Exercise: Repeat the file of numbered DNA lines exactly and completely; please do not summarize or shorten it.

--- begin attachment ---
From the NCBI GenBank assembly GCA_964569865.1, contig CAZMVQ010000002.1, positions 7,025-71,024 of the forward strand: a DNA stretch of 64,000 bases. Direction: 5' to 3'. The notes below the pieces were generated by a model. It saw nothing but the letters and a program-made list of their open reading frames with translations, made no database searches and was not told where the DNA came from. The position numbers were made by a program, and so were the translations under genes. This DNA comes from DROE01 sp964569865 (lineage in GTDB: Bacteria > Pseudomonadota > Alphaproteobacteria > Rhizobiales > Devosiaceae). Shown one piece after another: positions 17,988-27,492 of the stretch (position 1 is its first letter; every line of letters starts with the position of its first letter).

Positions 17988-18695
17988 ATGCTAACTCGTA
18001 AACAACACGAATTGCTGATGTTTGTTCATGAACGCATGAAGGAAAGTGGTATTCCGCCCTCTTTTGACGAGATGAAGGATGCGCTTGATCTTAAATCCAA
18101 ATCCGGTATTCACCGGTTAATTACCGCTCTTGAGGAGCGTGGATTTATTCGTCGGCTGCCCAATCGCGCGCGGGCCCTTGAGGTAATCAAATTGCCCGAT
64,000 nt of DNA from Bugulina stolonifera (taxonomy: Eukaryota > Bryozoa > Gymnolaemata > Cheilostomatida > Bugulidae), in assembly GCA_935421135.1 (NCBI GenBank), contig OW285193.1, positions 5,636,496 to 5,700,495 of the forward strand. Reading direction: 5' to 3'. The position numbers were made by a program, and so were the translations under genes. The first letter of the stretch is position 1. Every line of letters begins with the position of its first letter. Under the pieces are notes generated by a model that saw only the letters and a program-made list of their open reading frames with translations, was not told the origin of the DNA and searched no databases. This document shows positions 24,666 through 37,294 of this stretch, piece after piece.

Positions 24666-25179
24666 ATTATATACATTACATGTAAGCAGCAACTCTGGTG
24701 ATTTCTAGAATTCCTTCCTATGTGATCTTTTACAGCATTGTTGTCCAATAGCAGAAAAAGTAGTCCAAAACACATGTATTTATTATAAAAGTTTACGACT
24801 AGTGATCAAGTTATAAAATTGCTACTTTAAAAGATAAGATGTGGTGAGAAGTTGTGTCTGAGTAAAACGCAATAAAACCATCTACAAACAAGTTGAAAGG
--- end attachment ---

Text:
From the NCBI GenBank assembly GCA_964569865.1, contig CAZMVQ010000002.1, positions 7,025-71,024 of the forward strand: a DNA stretch of 64,000 bases. Direction: 5' to 3'. The notes below the pieces were generated by a model. It saw nothing but the letters and a program-made list of their open reading frames with translations, made no database searches and was not told where the DNA came from. The position numbers were made by a program, and so were the translations under genes. This DNA comes from DROE01 sp964569865 (lineage in GTDB: Bacteria > Pseudomonadota > Alphaproteobacteria > Rhizobiales > Devosiaceae). Shown one piece after another: positions 17,988-27,492 of the stretch (position 1 is its first letter; every line of letters starts with the position of its first letter).

Positions 17988-18695
17988 ATGCTAACTCGTA
18001 AACAACACGAATTGCTGATGTTTGTTCATGAACGCATGAAGGAAAGTGGTATTCCGCCCTCTTTTGACGAGATGAAGGATGCGCTTGATCTTAAATCCAA
18101 ATCCGGTATTCACCGGTTAATTACCGCTCTTGAGGAGCGTGGATTTATTCGTCGGCTGCCCAATCGCGCGCGGGCCCTTGAGGTAATCAAATTGCCCGAT
64,000 nt of DNA from Bugulina stolonifera (taxonomy: Eukaryota > Bryozoa > Gymnolaemata > Cheilostomatida > Bugulidae), in assembly GCA_935421135.1 (NCBI GenBank), contig OW285193.1, positions 5,636,496 to 5,700,495 of the forward strand. Reading direction: 5' to 3'. The position numbers were made by a program, and so were the translations under genes. The first letter of the stretch is position 1. Every line of letters begins with the position of its first letter. Under the pieces are notes generated by a model that saw only the letters and a program-made list of their open reading frames with translations, was not told the origin of the DNA and searched no databases. This document shows positions 24,666 through 37,294 of this stretch, piece after piece.

Positions 24666-25179
24666 ATTATATACATTACATGTAAGCAGCAACTCTGGTG
24701 ATTTCTAGAATTCCTTCCTATGTGATCTTTTACAGCATTGTTGTCCAATAGCAGAAAAAGTAGTCCAAAACACATGTATTTATTATAAAAGTTTACGACT
24801 AGTGATCAAGTTATAAAATTGCTACTTTAAAAGATAAGATGTGGTGAGAAGTTGTGTCTGAGTAAAACGCAATAAAACCATCTACAAACAAGTTGAAAGG